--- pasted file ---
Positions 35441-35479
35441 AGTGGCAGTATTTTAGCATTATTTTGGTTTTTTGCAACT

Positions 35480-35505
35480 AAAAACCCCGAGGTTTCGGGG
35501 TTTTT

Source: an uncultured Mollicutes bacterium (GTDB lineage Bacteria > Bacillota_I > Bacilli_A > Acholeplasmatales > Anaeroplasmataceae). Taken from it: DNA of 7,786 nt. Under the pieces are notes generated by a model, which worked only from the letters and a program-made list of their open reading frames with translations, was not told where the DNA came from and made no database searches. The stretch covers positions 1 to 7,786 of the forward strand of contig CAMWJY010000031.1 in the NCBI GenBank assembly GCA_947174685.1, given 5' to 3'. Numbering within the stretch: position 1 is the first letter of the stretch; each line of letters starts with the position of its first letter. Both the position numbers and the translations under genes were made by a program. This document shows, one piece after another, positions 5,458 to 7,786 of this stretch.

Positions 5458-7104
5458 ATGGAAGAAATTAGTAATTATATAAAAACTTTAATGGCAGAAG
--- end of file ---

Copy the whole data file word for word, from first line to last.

Positions 35441-35479
35441 AGTGGCAGTATTTTAGCATTATTTTGGTTTTTTGCAACT

Positions 35480-35505
35480 AAAAACCCCGAGGTTTCGGGG
35501 TTTTT

Source: an uncultured Mollicutes bacterium (GTDB lineage Bacteria > Bacillota_I > Bacilli_A > Acholeplasmatales > Anaeroplasmataceae). Taken from it: DNA of 7,786 nt. Under the pieces are notes generated by a model, which worked only from the letters and a program-made list of their open reading frames with translations, was not told where the DNA came from and made no database searches. The stretch covers positions 1 to 7,786 of the forward strand of contig CAMWJY010000031.1 in the NCBI GenBank assembly GCA_947174685.1, given 5' to 3'. Numbering within the stretch: position 1 is the first letter of the stretch; each line of letters starts with the position of its first letter. Both the position numbers and the translations under genes were made by a program. This document shows, one piece after another, positions 5,458 to 7,786 of this stretch.

Positions 5458-7104
5458 ATGGAAGAAATTAGTAATTATATAAAAACTTTAATGGCAGAAG